What can be done with advanced TV targeting that many people don’t know about yet?
In linear, we can actually identify what people are watching second-by-second with set-top box data. Even on linear TV, we can identify where the target audience is, when they’re there and which pods they are watching.
What’s different about working with direct-to-consumer brands, which are entering TV en masse?
I consider many of the new brands to be “audience natives.” They came up through audience targeting on digital, and they’re moving to mediums like TV just expecting to audience target. They are folks that already know AdSmart works, and they are just figuring out how they can activate. In some ways, they are a lot faster to the game of audience targeting than traditional buyers.
Where is NBCUniversal in measurement, such as being able to tie TV ad viewing to in-store visits or sales?
We have been addressing this area in our insights and measurement group, working with them closely. Whenever someone is using AdSmart, it should be a complete cycle. We want them to go all the way from campaign generation, target determination, flighting the campaign and measurement, make sure we can hit the KPIs and then go back to the beginning again. Everything you learned through the system should be rehashed to make the next campaign better.
On the digital advertising side, we’re seeing an intensification of focus on privacy. How is that informing your approach and product road map for TV targeting and measurement?
Privacy is of course paramount to us. We are a premium brand. We are taking the learnings we can get from GDPR from Sky. And there are a lot of initiatives going around the company with CCPA. While there is increased attention to privacy because of the law coming out next year, this attention to privacy isn’t something new. It’s been one of our top priorities ever since we launched data operations four years ago.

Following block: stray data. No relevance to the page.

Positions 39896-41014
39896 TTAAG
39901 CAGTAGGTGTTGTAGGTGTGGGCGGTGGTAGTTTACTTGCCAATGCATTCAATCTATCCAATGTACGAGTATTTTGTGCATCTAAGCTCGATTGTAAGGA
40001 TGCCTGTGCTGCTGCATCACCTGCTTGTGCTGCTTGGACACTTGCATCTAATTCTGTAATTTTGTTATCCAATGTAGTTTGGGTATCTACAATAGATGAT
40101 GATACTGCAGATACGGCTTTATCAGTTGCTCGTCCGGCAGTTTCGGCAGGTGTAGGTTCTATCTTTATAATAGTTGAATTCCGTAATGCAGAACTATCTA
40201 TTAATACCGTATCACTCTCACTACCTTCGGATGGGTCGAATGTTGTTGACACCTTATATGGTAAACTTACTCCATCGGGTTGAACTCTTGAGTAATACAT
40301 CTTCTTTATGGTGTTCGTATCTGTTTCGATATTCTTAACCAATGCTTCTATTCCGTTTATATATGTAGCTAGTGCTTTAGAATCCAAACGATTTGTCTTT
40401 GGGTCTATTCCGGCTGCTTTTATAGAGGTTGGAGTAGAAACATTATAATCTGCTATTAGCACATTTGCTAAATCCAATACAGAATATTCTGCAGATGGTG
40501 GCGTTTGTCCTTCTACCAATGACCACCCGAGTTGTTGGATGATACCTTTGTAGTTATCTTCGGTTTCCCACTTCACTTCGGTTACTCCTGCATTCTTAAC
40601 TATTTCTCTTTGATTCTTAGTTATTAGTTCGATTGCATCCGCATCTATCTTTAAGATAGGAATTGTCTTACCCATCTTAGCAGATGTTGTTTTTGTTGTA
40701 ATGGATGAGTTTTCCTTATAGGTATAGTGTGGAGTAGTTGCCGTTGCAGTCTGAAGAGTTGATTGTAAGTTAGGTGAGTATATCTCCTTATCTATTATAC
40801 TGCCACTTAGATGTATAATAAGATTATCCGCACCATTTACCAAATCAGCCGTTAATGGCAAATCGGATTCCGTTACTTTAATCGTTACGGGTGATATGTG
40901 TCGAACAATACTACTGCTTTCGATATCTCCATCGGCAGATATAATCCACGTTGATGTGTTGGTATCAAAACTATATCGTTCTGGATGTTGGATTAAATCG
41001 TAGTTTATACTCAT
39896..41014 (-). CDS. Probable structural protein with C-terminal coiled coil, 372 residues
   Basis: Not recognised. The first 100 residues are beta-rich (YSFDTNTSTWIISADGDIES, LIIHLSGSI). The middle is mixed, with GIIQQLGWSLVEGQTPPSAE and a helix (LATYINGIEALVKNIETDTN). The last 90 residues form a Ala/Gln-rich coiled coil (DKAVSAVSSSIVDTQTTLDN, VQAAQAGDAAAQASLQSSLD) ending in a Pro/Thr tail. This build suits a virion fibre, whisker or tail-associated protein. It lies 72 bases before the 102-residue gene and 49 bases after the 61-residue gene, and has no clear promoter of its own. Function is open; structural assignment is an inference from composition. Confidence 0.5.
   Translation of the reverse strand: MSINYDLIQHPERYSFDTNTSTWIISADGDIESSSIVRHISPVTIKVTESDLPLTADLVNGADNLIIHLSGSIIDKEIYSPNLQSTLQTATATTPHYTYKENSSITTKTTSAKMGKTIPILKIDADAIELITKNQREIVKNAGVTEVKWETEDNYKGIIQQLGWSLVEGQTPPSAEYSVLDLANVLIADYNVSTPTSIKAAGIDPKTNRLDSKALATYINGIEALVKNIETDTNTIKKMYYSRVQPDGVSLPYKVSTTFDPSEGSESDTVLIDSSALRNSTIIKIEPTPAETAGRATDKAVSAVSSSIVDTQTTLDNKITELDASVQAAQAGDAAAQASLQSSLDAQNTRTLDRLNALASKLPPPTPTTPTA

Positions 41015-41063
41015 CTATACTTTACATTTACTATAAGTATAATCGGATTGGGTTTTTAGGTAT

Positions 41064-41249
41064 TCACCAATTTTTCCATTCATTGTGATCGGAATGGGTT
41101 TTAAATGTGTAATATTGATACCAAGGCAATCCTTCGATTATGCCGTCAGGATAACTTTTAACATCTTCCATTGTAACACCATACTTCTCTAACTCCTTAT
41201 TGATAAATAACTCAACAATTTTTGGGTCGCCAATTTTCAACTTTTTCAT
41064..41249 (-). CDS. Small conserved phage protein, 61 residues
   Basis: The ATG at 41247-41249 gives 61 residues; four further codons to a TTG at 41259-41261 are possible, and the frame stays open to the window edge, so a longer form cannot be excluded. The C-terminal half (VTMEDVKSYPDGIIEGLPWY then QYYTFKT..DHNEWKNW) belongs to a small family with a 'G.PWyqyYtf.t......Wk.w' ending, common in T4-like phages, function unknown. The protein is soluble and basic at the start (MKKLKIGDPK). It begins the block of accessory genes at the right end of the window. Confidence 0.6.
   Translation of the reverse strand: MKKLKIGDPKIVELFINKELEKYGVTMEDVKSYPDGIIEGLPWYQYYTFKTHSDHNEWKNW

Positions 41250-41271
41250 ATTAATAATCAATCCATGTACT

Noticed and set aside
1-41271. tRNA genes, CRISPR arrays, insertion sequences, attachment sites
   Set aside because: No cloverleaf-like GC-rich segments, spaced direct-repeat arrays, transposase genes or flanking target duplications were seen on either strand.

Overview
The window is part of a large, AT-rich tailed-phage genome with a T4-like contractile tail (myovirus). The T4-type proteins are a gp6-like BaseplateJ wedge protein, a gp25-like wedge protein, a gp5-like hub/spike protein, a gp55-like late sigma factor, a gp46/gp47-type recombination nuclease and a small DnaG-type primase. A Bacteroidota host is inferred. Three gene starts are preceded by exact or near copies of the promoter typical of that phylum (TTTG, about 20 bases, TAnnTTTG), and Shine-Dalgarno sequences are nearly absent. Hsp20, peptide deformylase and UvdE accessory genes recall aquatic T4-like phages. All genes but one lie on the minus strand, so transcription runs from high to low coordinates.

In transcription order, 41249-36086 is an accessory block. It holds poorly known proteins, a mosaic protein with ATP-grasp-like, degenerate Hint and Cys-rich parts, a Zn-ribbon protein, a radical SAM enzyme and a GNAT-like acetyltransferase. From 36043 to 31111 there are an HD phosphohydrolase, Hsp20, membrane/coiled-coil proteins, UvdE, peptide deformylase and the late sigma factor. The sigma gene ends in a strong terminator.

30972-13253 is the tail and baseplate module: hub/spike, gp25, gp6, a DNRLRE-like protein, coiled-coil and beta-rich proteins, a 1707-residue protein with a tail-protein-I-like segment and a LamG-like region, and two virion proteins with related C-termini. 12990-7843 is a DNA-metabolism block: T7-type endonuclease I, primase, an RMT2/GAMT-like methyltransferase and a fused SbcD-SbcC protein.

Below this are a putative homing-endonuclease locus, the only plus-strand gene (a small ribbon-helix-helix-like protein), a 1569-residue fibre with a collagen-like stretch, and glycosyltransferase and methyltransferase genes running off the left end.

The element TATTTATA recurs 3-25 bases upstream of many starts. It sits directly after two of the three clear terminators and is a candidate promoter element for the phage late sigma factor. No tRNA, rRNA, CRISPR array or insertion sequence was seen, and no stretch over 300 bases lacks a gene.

Consumers have multiple access points to NBCUniversal media – live, DVR, on demand and streaming platforms where they can access content. Where is that fragmentation a challenge?
Every client in the market is dealing with deduplication issues. Whenever you are dealing with cross-channel media, you are dealing with different systems of target generation and measurement. CFlight is our step toward making measurement equivalent, but the truth is TV still delivers separately from digital, and addressable delivers separate from TV. That presents challenges as we optimize platforms and move toward total delivery measurement.
What’s the biggest problem that you see buyers facing?
One problem we all have in market today is matching. Whenever we have data, we have to figure out where it’s from, how it was collected and the match rates. The fact is, everything is targetable, but to get from target determination to flighting [the campaign], there is often a lot of sausage-making behind the scenes that can get time-consuming.
This interview has been edited and condensed.